|Review courtesy of All About Jazz:
Trumpeter/composer Dave Douglas continues his veritable deluge of fine recordings with Meaning and Mystery. After the one-off 2005 projects Mountain Passages and Keystone (Greenleaf Music), Douglas has returned to his eponymous quintet for a set of nine self-composed pieces. Strange Liberation (Bluebird, 2004) added guest Bill Frisell to the quintet; this is the first pure quintet studio recording from Dave Douglas since The Infinite (Bluebird, 2002). The leader receives support from longstanding group members Uri Caine on Fender Rhodes, James Genus on bass, Clarence Penn on drums—and new addition Donny McCaslin on tenor, who replaces the too-busy Chris Potter.
Potter’s frontman role in this band was a significant one, but McCaslin’s much more than adequate here. His show-stopping solo on “Buleria, Solea y Rumba” on Maria Schneider's Concert in the Garden (ArtistShare, 2004) may have cemented his reputation as a tenor solo fireworks technician, but there’s always been more to his playing than building lead-horn drama, and it’s all on display on Meaning and Mystery. Throughout the recording, his lines entwine with and dance around Douglas’ trumpet so deftly that he seems a wizened veteran of the group.
That said, his solo on “Culture Wars” is stunning. But then, so is the tune. Built around a simple horn phrase and eschewing Douglas’ trademark mixed-meter predilections in favor of a more straightforward groove—seldom has Douglas done so much with so little—it’s the best jazz performance this year. Douglas’ trumpet intro, which carries on two minutes into the piece before the theme is even stated, seems to investigate and limn the possibilities of what’s to come and is, like all his playing on this album, deft, sly and full of his trademark crispness and wit. Caine bravely follows McCaslin's solo with one of his own that, without resorting to grandiosity, somehow builds even more momentum as it negotiates the song’s simple but elegant harmonic landscape. It’s a fantastic song.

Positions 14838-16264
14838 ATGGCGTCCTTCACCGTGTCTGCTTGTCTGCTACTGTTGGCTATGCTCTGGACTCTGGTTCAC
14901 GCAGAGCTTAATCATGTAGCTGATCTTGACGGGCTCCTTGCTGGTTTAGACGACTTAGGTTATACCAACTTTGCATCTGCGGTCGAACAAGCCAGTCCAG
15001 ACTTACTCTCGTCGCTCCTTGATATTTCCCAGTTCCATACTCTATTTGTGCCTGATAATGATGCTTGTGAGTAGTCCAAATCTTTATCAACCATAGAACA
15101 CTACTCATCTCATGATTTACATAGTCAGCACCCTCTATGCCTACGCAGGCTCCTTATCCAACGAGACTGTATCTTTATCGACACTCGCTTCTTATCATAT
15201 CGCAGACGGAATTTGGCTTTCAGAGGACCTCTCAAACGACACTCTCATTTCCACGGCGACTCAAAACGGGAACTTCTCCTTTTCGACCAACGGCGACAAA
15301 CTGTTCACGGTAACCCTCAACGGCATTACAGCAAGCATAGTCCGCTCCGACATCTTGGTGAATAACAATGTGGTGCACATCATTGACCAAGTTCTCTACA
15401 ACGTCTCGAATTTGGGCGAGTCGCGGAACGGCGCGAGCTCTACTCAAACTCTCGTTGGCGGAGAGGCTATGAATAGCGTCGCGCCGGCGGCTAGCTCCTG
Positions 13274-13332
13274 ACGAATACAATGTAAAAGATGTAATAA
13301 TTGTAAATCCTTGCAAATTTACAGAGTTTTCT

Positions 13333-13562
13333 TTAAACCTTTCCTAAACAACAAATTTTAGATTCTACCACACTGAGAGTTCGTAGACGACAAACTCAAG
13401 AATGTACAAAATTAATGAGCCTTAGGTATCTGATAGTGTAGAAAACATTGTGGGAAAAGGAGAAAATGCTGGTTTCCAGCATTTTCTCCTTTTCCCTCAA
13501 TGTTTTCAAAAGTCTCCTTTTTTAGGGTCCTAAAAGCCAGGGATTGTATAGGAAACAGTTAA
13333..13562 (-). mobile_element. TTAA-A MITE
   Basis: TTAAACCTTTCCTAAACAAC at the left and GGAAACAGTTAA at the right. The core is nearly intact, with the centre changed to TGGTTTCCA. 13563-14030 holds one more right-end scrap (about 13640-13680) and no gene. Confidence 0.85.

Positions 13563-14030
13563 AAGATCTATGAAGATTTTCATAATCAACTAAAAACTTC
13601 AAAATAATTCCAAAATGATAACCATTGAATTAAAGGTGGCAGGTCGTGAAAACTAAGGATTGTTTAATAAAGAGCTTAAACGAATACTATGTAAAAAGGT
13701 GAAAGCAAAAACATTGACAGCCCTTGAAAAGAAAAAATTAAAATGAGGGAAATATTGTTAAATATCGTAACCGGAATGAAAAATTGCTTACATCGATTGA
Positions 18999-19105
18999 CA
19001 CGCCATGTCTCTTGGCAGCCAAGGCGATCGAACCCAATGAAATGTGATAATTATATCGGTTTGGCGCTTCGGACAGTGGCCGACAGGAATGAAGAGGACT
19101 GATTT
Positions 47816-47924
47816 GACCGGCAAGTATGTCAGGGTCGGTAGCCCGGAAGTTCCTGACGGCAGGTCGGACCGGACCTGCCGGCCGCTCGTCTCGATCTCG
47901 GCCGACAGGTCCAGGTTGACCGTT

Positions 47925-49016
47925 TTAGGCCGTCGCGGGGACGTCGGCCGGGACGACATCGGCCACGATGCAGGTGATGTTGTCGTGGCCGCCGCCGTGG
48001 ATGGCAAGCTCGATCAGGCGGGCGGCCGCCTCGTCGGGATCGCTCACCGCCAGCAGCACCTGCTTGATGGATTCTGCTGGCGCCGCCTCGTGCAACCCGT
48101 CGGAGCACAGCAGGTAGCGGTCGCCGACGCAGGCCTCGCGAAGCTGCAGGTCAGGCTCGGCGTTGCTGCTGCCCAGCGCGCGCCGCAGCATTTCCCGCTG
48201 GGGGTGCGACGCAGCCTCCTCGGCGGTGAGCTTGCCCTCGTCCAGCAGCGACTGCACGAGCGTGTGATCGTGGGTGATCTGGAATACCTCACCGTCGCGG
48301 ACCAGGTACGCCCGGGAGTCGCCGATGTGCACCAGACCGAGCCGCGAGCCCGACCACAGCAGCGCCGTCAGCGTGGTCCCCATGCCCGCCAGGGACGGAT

Enough about “Culture Wars.” The recording pays thematic tribute to some perhaps-neglected past and current jazz combinations, like Anthony Braxton/Kenny Wheeler and Cannonball and Nat Adderley—sort of an “enough about Miles” template. “The Sheik of Things to Come” shows the band at its tightest as McCaslin and Douglas rip through tricky, racing new-millennium hard bop over terrifyingly rich, fearless kit work from Penn. “Tim Bits” fuses a Tim Berne-style baroque-bop theme with a percussive breakdown modeled after those of hop-hop producer Timbaland—but it still manages to sound like a Dave Douglas song, and a great one.
The rhythm section of Penn, Caine and especially Genus—who seems absolutely in his element as he imbues every piece with supple, sighing lines—is superb throughout. Remove the horns from “The Twombly Infinites,” and you’ve still got a fascinating rubato drum/bass/Rhodes interlude, and no one else could keeps the tricky metric shifts of “The Team” as silkily swinging as these three can.
Meaning and Mystery is yet another superlative recording from Douglas. Will his well of inspiration never run dry?